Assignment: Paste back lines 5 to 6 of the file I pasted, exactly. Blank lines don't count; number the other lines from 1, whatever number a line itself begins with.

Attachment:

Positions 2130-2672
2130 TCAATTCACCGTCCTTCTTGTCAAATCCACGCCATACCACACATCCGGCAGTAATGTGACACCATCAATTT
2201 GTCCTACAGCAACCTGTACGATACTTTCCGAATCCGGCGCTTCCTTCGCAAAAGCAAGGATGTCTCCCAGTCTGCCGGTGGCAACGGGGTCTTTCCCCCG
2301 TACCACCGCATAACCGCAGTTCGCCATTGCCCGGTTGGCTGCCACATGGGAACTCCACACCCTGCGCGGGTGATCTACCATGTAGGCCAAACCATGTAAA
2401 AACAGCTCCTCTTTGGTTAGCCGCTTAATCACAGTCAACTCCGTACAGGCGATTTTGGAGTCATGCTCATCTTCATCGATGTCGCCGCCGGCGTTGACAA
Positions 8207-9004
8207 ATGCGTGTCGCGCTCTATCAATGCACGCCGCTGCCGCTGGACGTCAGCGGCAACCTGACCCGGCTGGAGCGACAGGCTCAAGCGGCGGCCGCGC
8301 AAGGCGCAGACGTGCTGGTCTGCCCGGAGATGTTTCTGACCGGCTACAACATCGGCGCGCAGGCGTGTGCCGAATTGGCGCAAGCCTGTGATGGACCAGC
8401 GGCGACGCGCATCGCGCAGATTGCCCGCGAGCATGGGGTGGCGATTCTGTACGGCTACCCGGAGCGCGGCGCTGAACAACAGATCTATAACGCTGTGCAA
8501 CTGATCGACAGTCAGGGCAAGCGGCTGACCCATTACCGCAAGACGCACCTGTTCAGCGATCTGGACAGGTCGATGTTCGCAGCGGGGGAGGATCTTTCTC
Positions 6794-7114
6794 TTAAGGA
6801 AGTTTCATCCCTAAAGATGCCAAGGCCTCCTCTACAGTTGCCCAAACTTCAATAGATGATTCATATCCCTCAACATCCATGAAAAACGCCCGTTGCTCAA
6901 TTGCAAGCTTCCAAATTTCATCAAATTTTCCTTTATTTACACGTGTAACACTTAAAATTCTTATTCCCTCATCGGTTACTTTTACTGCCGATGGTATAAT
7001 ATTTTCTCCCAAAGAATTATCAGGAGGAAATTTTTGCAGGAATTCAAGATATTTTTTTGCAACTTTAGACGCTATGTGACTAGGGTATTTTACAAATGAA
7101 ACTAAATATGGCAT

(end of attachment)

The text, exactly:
2401 AACAGCTCCTCTTTGGTTAGCCGCTTAATCACAGTCAACTCCGTACAGGCGATTTTGGAGTCATGCTCATCTTCATCGATGTCGCCGCCGGCGTTGACAA
Positions 8207-9004